When interest rates rise, investors often look to short-term bond funds as a way to protect their fixed-income assets. Because these funds only invest in securities with maturities of five years or less, they are generally not as susceptible to interest rate movements as longer duration funds.
But that doesn't mean they can't lose money, as one reader has discovered. He invested almost a million dollars in two short-term ETFs: the iShares Core Canadian Short Term Bond Index ETF (XSB-T) and the BMO Short Corporate Bond Index ETF (ZCS-T). Now he's in the red and is not happy about it.
"My research indicated that in a rising rate environment I could expect to see the funds take a market loss equal to any Bank of Canada interest-rate increase multiplied by the ETF's duration," he wrote. "So for every 1 per cent rise in interest rates I expected a market loss of 1 per cent times 2.8 (duration), which would equal a market loss of 2.8 per cent.
"Given rate increases of 0.5 per cent so far this year I would have expected a market loss of something close to 1.4 per cent (interest rate increase x duration or 0.5 x 2.8 = 1.4). In reality, the market loss is closer to 2.2 per cent as I write. The distributions are not keeping up with market loss in value.
"I understand that the above is a rule of thumb and the market price reflects many other assumptions like future rate increases as well as the market's relative confidence levels with respect to risk.
"Furthermore, I also understood that individual bonds would be immune to a capital loss if I held those bonds until maturity and the issuer didn't default. I didn't purchase individual bonds, as it was so much simpler to purchase ETFs.
"What I would like to understand is how often do the ETFs hold the bonds until maturity? If they held the individual bonds until maturity would the NAV eventually correct itself and the market price move back up as those bonds mature, thus clawing back the market loss?, our reader asks.
"My research noted that 'authorized participants' (APs) will likely remove any price discrepancies between the ETF's net asset value and market price by creating or destroying shares of the ETF at any time. Does this arbitrage effectively lock in the market loss of the ETF?
"In general, I am trying to assess whether to sell the bond funds and lock in a loss or ride it out hoping the distributions would eventually outstrip the market loss."
These questions involve the inner workings of these ETFs so I asked both Blackrock, sponsor of XSB, and BMO Global Asset Management, sponsor of ZCS, to respond.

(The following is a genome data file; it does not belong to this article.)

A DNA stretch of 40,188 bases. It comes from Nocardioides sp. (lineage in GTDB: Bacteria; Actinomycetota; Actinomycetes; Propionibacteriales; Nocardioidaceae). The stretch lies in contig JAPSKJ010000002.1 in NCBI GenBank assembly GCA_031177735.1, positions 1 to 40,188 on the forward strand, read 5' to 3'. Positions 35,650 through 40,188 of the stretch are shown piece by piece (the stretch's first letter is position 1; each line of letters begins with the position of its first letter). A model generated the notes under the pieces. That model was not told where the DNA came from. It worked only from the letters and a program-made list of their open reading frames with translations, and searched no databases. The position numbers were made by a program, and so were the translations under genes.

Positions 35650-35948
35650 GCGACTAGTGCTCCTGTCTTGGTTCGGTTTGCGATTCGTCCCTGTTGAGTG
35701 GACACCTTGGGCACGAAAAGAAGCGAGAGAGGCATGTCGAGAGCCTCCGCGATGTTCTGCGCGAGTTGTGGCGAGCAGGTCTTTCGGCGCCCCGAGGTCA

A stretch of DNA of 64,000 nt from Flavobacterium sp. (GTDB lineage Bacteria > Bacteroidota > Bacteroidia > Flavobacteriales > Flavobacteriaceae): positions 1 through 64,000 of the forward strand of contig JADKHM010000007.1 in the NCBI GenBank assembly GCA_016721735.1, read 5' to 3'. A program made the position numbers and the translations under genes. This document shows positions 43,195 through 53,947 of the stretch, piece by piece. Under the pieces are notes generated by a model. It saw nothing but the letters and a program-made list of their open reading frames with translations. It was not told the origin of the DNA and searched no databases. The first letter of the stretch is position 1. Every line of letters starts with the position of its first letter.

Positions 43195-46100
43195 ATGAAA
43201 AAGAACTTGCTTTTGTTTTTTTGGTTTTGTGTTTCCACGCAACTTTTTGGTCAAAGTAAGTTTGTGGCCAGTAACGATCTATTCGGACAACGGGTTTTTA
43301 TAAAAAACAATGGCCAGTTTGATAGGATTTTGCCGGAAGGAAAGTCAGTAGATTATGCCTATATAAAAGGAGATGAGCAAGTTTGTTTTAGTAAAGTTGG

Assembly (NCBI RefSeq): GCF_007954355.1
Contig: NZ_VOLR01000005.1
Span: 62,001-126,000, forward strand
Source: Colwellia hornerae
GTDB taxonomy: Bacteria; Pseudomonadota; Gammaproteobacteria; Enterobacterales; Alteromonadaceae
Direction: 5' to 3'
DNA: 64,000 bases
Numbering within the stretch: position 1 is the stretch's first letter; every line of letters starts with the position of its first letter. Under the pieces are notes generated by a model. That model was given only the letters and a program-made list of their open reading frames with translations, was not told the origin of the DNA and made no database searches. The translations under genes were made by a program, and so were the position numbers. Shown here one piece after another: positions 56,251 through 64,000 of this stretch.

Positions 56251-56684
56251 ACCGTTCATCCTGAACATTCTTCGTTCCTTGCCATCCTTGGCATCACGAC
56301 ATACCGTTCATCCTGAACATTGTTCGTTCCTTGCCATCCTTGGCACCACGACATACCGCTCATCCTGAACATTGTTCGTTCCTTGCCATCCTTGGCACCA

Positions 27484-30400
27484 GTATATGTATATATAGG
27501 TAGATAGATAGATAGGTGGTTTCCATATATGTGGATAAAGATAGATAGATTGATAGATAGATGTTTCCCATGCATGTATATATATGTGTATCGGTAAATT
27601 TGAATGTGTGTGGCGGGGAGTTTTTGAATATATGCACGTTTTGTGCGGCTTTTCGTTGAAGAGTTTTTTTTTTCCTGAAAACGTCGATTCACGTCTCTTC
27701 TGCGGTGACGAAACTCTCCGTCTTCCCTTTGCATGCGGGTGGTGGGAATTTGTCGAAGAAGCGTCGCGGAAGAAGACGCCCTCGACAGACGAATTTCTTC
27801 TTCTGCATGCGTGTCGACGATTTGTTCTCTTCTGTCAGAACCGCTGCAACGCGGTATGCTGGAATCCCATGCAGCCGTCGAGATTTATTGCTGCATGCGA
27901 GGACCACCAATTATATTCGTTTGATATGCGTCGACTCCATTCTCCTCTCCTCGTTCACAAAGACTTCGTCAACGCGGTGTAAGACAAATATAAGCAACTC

Mark Raes, head of ETF business development at BMO Global Asset Management, disputed our reader's return estimate, saying that as of Sept. 18 the fund had a total return of 0.2 per cent for 2017. As for holding bonds to maturity, he commented: "Typically, individual bonds trade above par as a reflection of current market yields compared to when the bonds were issued. Purchasers of individual bonds would be subject to a capital loss at maturity if they purchase at a price over $100.
"ZCS holds bonds between one to five years' maturity. Bonds are sold out of the portfolio once they fall below one year to maturity. This enhances the liquidity, and yield of the portfolio, as bonds that are less than a year to maturity can be considered short-term investments.
"The investor is correct that the APs remove the arbitrage opportunity on the ETF, which means the value of the ETF will generally move with the value of the underlying bonds. The NAV and the market price of the ETF are then subject to market movement."
I received a similar response from Blackrock, which pointed out that most of the bonds in the XSB portfolio were bought at a premium to par. "As a result, the market price of these bonds (trading at premiums) will decline over time towards their par values. If held to maturity, a bond purchased today will result in coupon income over time, but a loss on the price of the bond, which when aggregated will lead to a total return equal to the yield-to-maturity of the bond when purchased.
"For example, if one purchases a bond at 105, the investor will earn coupon income over the life of the bond, but the price of the bond will approach 100 (par value) as maturity draws closer and closer. It will not, as the investor is suggesting, jump back up to 105 at maturity, but instead will be redeemed at 100. This is true whether the bond is held through an ETF, a mutual fund, or directly.
"What does happen, though, when holding a bond to maturity, is that the investor locks in a yield-to-maturity (assuming no default). Most bond index ETFs in Canada track indices which remove bonds at the one-year-to-maturity mark, and expose the investor to a periodically rebalanced diversified portfolio of bonds that reflect the current yield, coupon, duration, credit quality, sector, and maturity profile of the portion of the market tracked by the given index."
As of midday on Oct. 12, ZCS was showing a small year-to-date gain of 0.36 per cent while XSB was down 0.28 per cent. We should not expect these numbers to improve much beyond that in the next few months given the current bond market conditions.
One final thought. RBC offers a series of bond funds that hold their positions until maturity. They are called RBC Target Maturity Corporate Bond Index ETFs and they are available for the years from 2017 to 2023. As of Aug. 31, all of the funds out to 2021 were showing small year-to-date gains. These might be a better choice for our reader.
Gordon Pape is Editor and Publisher of the Internet Wealth Builder and Income Investor newsletters. www.buildingwealth.ca.
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